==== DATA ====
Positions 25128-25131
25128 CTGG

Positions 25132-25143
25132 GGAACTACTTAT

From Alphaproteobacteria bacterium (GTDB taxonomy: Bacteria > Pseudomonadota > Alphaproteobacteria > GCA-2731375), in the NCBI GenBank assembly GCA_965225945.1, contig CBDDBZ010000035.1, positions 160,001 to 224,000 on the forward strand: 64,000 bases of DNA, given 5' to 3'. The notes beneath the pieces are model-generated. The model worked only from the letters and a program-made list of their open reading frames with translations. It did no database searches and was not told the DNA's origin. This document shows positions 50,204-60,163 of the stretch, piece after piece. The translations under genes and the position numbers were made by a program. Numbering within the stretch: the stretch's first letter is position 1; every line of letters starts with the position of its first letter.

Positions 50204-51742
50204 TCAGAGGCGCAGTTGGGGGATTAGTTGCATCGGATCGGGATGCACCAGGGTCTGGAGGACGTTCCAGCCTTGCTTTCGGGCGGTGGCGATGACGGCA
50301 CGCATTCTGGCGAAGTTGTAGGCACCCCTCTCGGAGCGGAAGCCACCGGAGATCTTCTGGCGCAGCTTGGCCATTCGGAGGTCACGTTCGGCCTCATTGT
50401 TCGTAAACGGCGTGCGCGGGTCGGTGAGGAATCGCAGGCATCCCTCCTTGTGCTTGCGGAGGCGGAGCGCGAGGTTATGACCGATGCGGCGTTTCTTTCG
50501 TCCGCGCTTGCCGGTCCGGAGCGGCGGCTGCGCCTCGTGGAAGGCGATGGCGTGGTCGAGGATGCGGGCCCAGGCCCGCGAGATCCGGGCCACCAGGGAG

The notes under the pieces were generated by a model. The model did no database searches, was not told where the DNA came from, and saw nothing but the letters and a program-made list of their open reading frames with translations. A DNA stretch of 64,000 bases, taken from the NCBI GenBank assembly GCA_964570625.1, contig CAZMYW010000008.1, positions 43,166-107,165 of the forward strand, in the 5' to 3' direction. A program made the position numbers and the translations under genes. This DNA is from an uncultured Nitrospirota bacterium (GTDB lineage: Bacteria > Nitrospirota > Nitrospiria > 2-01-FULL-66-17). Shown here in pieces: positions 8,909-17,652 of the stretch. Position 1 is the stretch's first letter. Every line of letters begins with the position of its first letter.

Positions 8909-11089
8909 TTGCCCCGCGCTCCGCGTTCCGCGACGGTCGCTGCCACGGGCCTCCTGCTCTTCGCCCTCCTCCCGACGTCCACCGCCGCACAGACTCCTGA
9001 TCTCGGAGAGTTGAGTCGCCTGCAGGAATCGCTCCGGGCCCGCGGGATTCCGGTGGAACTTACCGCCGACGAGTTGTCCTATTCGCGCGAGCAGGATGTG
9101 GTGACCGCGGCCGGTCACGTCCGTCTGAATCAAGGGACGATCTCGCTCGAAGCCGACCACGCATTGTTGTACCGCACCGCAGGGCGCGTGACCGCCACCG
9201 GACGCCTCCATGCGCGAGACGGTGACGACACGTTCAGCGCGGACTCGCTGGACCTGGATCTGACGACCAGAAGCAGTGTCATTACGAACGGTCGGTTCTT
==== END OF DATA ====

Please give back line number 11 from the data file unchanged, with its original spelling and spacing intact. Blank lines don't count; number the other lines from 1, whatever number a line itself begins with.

The notes under the pieces were generated by a model. The model did no database searches, was not told where the DNA came from, and saw nothing but the letters and a program-made list of their open reading frames with translations. A DNA stretch of 64,000 bases, taken from the NCBI GenBank assembly GCA_964570625.1, contig CAZMYW010000008.1, positions 43,166-107,165 of the forward strand, in the 5' to 3' direction. A program made the position numbers and the translations under genes. This DNA is from an uncultured Nitrospirota bacterium (GTDB lineage: Bacteria > Nitrospirota > Nitrospiria > 2-01-FULL-66-17). Shown here in pieces: positions 8,909-17,652 of the stretch. Position 1 is the stretch's first letter. Every line of letters begins with the position of its first letter.